I don't think I could switch off the analytic reading even if I tried. What I do change is the things I look for in a book. I approach a book by, say, R.E. Feist differently than one by Guy Gavriel Kay. This has to do with my personal expectations of the author, previous experience and what the writer tries to do with the book etc. All of which are highly subjective and infinitely debatable of course. Kay is the better writer of these two in my opinion but that does not necessarily mean I will rate his books higher.

    I'm not quite sure I agree with Niall on whether you do Under Heaven a disservice by not delving into Chinese history in preparation. I don't think writers can (and do) expect the same level of knowledge from all readers. If this book was only understandable and enjoyable for a scholar of Tang dynasty China, would that make it a good book? Or a commercially viable one? The brilliance of Under Heaven is that is offers so much that whatever your approach, there is something in that book for you. A book my prompt me to look into its sources and influences of course but doing it the other way around should not be a perquisite to understand and enjoy the book in my mind. Multiple layers are what rereads are for ;)

  5. If we consider a book lighter than others a critique in itself? I mean if we already read similar books and pick another such book for a break from our usual readings we didn't judge that book already?
    I have to say that I need to change my usual readings and it happens quite often. However, since I enjoy the most fantasy, followed closely by horror and SF genres I still keep those changes within the speculative fiction. Still I do read (not so often lately, but I already feel the need for them) crime, historical and contemporary fiction. But I don't consider them "lightweight" readings.
    But let's get back to the point. I know what you are reffering to and I have to say that I do have a few books that I know that will not bring me the same experience as other books and I know that I already judge them without opening its first page. Still, it is very possible for that book to not bring any entertainment to me. It is true that I don't expect much, but I still look for something within that particular book. Therefore I believe that I look critically at every book I read. It might be possible not to be as strict as with other books, but I still look for elements that will make that reading a pleasant experience.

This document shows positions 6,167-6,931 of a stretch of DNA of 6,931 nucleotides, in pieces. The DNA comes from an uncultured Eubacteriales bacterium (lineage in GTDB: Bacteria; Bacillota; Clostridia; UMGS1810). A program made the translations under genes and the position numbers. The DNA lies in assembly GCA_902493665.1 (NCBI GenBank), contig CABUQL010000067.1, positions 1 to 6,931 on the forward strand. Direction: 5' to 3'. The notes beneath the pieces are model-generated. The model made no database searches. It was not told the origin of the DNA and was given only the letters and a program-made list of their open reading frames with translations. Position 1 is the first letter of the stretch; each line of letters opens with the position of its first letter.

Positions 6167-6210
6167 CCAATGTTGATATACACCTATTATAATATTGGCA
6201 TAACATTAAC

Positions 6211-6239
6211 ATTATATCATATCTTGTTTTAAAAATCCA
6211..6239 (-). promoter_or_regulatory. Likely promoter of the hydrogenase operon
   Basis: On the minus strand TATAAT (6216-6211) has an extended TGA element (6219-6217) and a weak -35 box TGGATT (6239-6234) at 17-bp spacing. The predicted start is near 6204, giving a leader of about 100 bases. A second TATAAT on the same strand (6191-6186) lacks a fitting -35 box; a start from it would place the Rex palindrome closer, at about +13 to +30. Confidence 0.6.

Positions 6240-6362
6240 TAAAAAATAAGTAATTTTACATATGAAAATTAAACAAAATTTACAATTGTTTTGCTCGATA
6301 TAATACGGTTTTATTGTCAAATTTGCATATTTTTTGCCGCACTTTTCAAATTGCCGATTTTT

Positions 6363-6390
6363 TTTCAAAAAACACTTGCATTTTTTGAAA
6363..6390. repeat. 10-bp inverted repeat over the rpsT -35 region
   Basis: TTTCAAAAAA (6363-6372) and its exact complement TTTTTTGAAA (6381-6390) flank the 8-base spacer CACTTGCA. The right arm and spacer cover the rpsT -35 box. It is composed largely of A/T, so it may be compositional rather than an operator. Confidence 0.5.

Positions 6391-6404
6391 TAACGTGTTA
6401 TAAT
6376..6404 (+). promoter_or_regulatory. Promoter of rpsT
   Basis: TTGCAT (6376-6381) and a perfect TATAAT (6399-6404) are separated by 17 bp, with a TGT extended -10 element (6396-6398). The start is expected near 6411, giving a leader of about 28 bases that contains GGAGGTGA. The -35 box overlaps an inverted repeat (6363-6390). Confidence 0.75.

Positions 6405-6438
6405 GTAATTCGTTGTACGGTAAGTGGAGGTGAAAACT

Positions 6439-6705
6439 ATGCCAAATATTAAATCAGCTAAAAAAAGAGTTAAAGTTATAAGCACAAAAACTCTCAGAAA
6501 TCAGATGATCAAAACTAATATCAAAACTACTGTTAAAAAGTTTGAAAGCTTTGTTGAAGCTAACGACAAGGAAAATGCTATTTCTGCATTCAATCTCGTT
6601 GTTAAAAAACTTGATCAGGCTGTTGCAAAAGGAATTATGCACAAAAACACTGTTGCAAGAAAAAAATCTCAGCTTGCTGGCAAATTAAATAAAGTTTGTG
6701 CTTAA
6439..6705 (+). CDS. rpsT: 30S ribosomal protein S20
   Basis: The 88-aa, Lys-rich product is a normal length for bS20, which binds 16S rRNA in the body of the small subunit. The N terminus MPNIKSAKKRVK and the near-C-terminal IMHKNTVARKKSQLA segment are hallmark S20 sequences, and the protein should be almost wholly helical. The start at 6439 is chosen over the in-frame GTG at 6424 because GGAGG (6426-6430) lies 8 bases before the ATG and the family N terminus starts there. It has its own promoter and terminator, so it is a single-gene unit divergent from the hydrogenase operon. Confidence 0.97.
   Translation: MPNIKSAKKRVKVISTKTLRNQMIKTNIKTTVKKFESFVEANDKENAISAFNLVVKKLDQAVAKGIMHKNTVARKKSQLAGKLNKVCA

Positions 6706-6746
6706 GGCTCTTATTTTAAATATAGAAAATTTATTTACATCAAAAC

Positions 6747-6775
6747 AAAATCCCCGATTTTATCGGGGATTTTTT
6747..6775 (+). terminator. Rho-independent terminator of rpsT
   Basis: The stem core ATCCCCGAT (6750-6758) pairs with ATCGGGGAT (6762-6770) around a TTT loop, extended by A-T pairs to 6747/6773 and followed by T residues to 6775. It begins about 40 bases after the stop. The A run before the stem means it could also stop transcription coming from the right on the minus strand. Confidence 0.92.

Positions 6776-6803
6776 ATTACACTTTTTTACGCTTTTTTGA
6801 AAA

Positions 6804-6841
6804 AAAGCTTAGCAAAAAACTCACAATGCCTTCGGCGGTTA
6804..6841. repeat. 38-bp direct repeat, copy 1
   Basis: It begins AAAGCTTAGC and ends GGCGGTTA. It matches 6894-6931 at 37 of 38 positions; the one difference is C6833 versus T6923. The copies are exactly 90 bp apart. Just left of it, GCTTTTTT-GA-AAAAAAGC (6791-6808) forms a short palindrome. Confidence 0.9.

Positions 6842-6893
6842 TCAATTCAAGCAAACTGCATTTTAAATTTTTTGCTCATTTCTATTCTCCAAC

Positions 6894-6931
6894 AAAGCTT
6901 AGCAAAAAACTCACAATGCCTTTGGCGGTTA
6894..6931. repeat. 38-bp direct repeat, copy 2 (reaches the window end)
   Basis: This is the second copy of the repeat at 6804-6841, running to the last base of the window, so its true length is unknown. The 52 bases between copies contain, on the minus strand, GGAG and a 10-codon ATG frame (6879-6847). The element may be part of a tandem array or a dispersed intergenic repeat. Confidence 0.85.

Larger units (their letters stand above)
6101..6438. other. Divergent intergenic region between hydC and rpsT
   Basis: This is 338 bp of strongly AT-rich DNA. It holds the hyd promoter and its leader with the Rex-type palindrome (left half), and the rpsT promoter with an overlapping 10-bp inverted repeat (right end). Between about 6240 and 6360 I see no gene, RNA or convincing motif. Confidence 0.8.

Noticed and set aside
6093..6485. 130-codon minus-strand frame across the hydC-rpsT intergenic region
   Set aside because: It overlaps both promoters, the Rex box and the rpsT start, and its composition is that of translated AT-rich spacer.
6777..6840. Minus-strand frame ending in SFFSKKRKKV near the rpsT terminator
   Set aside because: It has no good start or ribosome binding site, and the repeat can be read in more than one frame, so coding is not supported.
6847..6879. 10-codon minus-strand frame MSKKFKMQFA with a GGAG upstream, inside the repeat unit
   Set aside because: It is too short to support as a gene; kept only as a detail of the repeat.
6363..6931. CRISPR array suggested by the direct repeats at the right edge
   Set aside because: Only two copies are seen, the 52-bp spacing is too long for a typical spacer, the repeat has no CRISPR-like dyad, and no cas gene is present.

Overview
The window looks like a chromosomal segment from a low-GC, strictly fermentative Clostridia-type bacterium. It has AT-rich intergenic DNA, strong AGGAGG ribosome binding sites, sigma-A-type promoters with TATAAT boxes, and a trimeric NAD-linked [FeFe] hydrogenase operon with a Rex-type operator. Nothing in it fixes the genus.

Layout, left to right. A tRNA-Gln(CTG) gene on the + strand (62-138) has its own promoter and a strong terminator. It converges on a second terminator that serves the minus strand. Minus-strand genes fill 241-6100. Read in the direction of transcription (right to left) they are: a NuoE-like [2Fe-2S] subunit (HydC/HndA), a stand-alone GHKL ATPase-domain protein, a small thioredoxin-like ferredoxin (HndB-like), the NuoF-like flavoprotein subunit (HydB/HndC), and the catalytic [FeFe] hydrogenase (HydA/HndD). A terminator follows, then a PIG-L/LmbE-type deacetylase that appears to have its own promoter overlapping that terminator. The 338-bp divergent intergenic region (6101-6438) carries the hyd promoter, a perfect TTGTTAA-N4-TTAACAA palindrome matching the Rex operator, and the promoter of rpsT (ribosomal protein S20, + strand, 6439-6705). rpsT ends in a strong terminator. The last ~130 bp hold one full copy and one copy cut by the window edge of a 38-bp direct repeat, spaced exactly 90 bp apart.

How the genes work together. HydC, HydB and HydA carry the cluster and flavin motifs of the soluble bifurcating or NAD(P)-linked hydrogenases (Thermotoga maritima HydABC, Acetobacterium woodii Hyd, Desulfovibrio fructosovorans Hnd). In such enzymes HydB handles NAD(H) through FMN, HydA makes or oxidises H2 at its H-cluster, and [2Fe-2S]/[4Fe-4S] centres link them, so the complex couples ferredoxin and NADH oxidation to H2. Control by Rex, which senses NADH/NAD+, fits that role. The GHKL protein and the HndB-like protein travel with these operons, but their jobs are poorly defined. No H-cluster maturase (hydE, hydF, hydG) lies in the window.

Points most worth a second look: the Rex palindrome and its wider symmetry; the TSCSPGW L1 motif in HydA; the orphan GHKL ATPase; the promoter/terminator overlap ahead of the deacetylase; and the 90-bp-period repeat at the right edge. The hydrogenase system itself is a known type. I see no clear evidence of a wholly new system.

6. I'm sure Under Heaven is understandable and enjoyable without knowing about Tang China, not least because so far I'm understanding and enjoying it without knowing about Tang China. I'm very conscious that there's that layer to the book, though, and as a reader I can't really understand wanting to ignore it. (And as a reviewer I would find ignoring it a dereliction of duty.)

  7. @Ole - oh, yeah, I went through a proper spate where I read books that came out as a result of The Da Vinci Code. So many of them were god-awful ;-)

    @Val - I love your first paragraph. You are, of course, right! I even analysed The Man Who Made Husbands Jealous by Jilly Cooper on this very blog, saying that it wasn't as good as other stories she had written. And there are some chick lit authors I will read over others, so I've subconsciously analysed them in order to choose which to read. Good point.

    @Mihai - another good point when you say that you are less strict with certain books, yet still critically analyse them. I guess criteria will change book by book as to how you judge them.

  8. @ Niall: You've identified it, didn't you? So why would you ignore it? As long as it is clear (to the reader of the review) that it is not your area of expertise I don't see why it should require digging into history to mention it. I read quite a lot of historically themed fantasy and historical fiction. I don't think I could get half a dozen reviews a year done if I felt inclined to read up extensively on every period covered (that is not to say I never do, sometimes I just can't help myself ;)). If you don't feel competent do discuss it in more detail, put the emphasis of the review somewhere else. There is so much to most books that I usually find myself having to choose what to discuss anyway (if I want to keep the review to a reasonable length).